Tag Archives: Sunil Sharma

Mundane, My Muse by Sunil Sharma

mundanemymusePublisher:            Authorspress

Binding:                Paperback

ISBN-13:               9788172738457

ISBN-10:               8172738455

Publisher Date: 2014

 

Review by P C K PREM

               Mundane life has charm and massive ennui too; and a man ought to find meaning even in tedium, and it is precisely what the poet confirms. Sunil’s lyrics speak emotively of routine incidents he gathers. He notices everything, collects tiny facets, deliberates in lonely hours and thereafter, gives expression. Mundane, My Muse carries a different pattern if one compares it to his earlier poetic endeavours.
                Life, a disturbed collection of experience and impressions, survives in fragmented times without cohesive objective. A City Collage offers glances of bigness in horrible globalized urban living, torments.
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In these breaking globalised urban realties,
Turning the glittering cities into ghettoes of mind
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A stressful knowledge appearing soothing visits in A February Afternoon. It is difficult to quantify tenderly multipart joys and sufferings, for human nature and humdrums permit not to understand life’s zeitgeist though man moves in radiant perceptible treats, market-psyche suggests.
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I cruise through this shadowy
Horizontal painting…
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Ugly display of urbanity and insensitive contempt in bargaining comforts signal cacophony, and give glimpses in A Supermarket in Mumbai Suburb.  Without obvious gratitude, a man realizes in dazzle of modernity a tragic irony, lives in illusory love that remains unfulfilled, and forgets anguish in vicarious joys with intrinsic guilt.  In highly mechanized system, he seeks joys in superficial gratification and absent present.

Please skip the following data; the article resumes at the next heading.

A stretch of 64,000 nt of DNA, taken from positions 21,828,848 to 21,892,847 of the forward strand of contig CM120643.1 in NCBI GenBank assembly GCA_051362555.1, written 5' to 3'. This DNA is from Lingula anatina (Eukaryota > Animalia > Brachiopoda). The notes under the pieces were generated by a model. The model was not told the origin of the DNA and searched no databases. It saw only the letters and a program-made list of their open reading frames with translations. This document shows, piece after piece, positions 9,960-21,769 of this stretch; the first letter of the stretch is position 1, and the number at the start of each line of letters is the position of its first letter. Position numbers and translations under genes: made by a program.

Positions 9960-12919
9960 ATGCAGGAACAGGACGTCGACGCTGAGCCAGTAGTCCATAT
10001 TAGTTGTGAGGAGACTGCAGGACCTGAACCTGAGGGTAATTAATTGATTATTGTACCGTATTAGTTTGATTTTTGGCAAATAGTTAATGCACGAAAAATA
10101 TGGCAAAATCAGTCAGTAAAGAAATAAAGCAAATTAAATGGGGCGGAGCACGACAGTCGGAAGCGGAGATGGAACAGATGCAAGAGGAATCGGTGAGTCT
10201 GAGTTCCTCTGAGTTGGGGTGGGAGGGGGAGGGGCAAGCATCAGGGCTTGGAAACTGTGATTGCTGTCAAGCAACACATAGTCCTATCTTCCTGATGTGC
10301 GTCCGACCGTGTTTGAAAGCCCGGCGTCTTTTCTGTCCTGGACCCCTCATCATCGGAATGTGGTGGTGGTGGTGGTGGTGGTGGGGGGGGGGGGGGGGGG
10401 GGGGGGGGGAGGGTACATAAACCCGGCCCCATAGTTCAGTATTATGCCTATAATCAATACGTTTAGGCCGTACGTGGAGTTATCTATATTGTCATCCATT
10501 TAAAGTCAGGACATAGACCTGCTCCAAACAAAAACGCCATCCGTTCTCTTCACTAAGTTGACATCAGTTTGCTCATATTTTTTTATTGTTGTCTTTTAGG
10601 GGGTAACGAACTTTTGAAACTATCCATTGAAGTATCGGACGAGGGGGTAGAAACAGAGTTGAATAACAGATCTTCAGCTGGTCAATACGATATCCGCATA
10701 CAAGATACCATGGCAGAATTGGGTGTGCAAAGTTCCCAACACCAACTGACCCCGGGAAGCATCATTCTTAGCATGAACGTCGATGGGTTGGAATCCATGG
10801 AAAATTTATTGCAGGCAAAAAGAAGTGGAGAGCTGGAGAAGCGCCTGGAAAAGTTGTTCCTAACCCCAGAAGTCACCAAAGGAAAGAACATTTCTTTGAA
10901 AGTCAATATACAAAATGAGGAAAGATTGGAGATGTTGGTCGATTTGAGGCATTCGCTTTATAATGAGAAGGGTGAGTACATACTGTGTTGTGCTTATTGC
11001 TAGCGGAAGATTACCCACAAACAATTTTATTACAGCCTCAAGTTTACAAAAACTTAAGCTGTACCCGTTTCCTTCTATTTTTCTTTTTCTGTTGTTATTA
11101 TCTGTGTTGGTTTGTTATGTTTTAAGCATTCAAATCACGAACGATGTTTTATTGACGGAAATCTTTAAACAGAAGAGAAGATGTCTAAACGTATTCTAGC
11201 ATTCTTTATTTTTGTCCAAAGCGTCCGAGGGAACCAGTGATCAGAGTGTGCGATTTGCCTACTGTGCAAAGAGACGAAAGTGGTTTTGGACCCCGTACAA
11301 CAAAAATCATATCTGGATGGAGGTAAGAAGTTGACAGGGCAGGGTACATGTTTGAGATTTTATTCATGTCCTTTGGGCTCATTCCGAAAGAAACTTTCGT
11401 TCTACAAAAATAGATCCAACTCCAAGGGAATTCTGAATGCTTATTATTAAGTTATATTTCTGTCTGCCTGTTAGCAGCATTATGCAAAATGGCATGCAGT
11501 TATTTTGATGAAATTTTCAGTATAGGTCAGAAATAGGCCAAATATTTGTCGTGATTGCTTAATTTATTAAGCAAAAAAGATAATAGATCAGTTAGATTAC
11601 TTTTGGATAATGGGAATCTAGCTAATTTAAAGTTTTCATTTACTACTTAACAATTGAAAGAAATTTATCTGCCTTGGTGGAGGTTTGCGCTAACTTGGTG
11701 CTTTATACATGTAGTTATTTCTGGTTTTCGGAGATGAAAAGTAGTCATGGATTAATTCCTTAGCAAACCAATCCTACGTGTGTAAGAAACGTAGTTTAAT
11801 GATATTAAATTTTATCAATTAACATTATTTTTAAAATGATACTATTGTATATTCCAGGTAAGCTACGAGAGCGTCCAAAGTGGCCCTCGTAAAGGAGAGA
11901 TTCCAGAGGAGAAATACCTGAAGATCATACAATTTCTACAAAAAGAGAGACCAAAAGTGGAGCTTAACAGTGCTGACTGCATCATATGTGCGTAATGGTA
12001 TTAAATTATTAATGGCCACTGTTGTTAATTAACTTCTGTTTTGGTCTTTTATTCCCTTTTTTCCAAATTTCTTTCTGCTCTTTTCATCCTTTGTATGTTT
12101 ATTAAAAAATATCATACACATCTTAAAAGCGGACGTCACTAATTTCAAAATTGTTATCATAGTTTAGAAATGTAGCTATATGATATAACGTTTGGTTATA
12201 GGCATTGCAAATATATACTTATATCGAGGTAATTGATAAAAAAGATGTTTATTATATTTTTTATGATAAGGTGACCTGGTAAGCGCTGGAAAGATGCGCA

Strangely, he is conscious of the agonies of not only city but also looks beyond and therefore, wants the rulers (like other poets) to look beyond metropolis, and asks to abandon political acrobats, and thinks of despair of the poor living in hunger and scarcity. Somewhere, he halts, looks around and finds desolation man has brought in nature, nature that constructs aesthetic prototypes of continuity. A question perturbs why man strips nature of its divine adornment. Human nature wants joys, looks at poverty and scarcity, feels anguished, watches a miserable being and expresses pity but finds no reasonable passage, and therefore, it turns into aching encumbrances. A disheartening passivity haunts certain poems and the bard juxtaposes nature and man’s tiny caustic acts to evaluate empathies absent.
                Humanism wakes up and the awful wordy supremacy is noticeable as the lyricist issues a subtle warning in Bring your Words. If he speaks of bristly tribulations of metro life, he touches human relationship gently and wants lasting proximity and warmth and perhaps, the poet tells man of life-giving human bonds even in grudging truths life offers. Relations provide flashes of enduring joys and memories warm. Relations if separated make life barren and animalize it. He pays tribute to daughters, when he says, ‘Little Goddesses /Need to be fiercely /Protected and guarded /By all of us!’
Elsewhere, he observes –
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Fathers are the guys, who impart real lessons of life,
They look tough but often cry, hiding hot tears…